Shuttleworth Collection’s Engineering Weekend

Posted by Chris Graham on 27th March 2023

Simon Colbeck reports from the Shuttleworth Collection’s Engineering Weekend, which took place recently with many fascinating attractions.

Shuttleworth Collection's Engineering Weekend

Phoenix, seen here without its boiler cladding, hauls fellow Clayton & Shuttleworth No. 46871 Dorothy around the beautiful site at Old Warden. Some oily rags in Dorothy’s smokebox provide the illusion of her being in steam!

The Shuttleworth Collection’s Engineering Weekend, which took place on February 4th-5th, provided the perfect setting for the first public steaming in many years of the recently-restored Clayton & Shuttleworth engine No. 48279 Phoenix. Having only completed its steam test on the Friday before the event, the engine was almost complete now, just requiring lagging and boiler cladding.

Shuttleworth Collection's Engineering Weekend

Clayton & Shuttleworth traction engine No. 48279 Phoenix of 1919 at its first public event in steam at Old Warden.

Phoenix was supplied new to FW Newton of Swimbridge, North Devon (Swimbridge Threshing Co.) on 25th August, 1919. The engine was sold to W Carter & Son, of Riddlecombe, Devon, and it was during Carter’s ownership that 48279 gained a full-length canopy. It was then owned at some point by PA Scott of Winkleigh, last being used in about 1947. It was then left abandoned beside a river, sometimes ending up standing in 5ft of water when the river was in flood.

Purchased by a scrap dealer, all the brass work – including bearings – was removed, the flywheel and right-hand trunk guide were smashed and various castings and other metalwork was removed. Thankfully, that’s as far as the scrapping went, and the engine was then purchased in the early 1960s by P Herbert of Bude, who intended to restore it.

A view from the footplate of Phoenix as the engine works hard to power the threshing machine.

But in 1964 the engine passed on to a another new owner, Denis Solway. Denis was already the owner of a Clayton & Shuttleworth roller that he was converting into a traction engine. He had purchased 48279 as a donor engine for the conversion. Of course, the converted road roller was No. 46817 Dorothy, so it was most fitting that these two old Claytons were reunited again at Old Warden.

David Solomon purchased what was left of 48279 in 1965, and restored it between 1965 and 1971. The missing parts to replace those now fitted to Dorothy were sourced from another derelict engine, No. 48656. For many years the engine was a familiar site at rallies in the south-west of England.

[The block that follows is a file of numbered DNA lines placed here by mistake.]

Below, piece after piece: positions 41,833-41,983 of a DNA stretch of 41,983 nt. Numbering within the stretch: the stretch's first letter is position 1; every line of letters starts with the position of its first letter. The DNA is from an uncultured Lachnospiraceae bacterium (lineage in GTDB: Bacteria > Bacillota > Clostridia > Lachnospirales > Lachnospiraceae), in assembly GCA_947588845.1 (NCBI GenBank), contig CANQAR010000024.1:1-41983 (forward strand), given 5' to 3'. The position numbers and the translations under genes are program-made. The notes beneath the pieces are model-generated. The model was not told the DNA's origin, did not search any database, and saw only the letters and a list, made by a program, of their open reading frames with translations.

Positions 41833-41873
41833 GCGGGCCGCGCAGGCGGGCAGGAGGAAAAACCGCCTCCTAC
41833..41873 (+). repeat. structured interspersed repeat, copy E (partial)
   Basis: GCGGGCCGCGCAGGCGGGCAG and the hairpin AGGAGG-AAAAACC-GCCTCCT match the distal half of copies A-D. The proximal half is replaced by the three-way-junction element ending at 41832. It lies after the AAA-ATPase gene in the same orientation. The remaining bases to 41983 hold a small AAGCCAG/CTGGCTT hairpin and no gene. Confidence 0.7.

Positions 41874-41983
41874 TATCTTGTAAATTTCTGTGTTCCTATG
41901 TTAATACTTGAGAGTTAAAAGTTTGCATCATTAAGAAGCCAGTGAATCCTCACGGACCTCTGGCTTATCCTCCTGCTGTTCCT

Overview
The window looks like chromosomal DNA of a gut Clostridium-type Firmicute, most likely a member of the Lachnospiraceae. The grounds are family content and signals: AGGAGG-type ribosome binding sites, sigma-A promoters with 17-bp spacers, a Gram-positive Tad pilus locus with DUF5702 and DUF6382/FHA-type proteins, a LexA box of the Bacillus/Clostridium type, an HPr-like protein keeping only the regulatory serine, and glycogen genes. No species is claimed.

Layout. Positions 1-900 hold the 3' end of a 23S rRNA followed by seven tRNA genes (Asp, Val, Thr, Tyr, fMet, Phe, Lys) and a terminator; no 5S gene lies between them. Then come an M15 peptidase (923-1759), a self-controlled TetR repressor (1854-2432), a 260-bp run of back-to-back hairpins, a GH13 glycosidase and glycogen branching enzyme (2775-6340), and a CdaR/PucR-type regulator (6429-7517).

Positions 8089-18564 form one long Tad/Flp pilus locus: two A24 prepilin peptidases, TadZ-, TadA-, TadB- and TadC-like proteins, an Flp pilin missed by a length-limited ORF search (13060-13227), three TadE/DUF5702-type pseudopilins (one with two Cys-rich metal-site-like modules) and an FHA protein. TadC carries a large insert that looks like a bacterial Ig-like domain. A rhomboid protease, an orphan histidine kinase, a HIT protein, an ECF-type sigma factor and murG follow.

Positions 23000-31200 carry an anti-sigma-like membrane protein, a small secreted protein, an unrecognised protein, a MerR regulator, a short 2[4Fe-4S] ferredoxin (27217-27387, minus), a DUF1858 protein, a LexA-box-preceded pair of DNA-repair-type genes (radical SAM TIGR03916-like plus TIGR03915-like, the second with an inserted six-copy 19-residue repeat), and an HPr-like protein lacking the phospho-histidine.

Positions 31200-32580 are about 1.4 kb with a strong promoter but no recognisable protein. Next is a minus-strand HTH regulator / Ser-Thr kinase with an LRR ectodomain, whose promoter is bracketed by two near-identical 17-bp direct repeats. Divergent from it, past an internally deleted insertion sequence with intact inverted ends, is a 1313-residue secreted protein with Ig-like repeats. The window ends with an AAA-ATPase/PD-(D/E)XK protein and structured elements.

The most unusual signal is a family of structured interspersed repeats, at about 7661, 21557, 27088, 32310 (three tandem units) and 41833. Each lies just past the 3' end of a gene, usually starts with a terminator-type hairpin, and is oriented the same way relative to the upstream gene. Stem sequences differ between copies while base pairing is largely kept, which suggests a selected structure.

Clayton & Shuttleworth traction engine No. 48279 Phoenix of 1919 with matching Clayton & Shuttleworth threshing drum.

In September 2022 David very generously donated Phoenix to the custody of the Shuttleworth Trust. The team at Old Warden has lost no time in getting the engine ready over the winter for its debut at Shuttleworth.

Phoenix was busy at the Engineering event this year, powering the Trust’s Clayton & Shuttleworth threshing machine and also hauling the other resident Clayton traction engine, Dorothy, around the museum site.

Shuttleworth Collection's Engineering Weekend

Old Warden’s other resident Clayton & Shuttleworth engine, No. 46817 Dorothy. Built as a roller in 1914 and now in need of boiler work, it sits next to the Ivel tractor constructed in Biggleswade in 1903.

No. 46817 Dorothy is currently out of service awaiting boiler repairs and so Phoenix will be the Trust’s engine in steam at this year’s program of flying displays at Old Warden.

Also on show at the weekend was a fine selection of vintage tractors, including the 1903-built very rare Ivel machine. Constructed locally in Biggleswade, this 8hp model is the only known working example of its type. It was originally used as the company demonstrator and had been tested on land in the Old Warden area owned by the Shuttleworth family.

Shuttleworth Collection's Engineering Weekend

The Collection’s beautiful McCurd 5-ton wagon in Tate & Lyle livery, built in 1913.

The Shuttleworth Collection is very much a working museum, and the 1923 Leyland SG7 bus was very popular giving rides to visitors. It made a fine site driving up and down with the 1913 McCurd 5-ton truck.

No doubt Phoenix will become an equally popular addition to the vehicle section of the Shuttleworth Collection in the future.

Always popular at Old Warden, the Leyland SG7 bus of 1923 heads off with another full load of happy passengers.

This feature comes from the latest issue of Old Glory, and you can get a money-saving subscription to this magazine simply by clicking HERE


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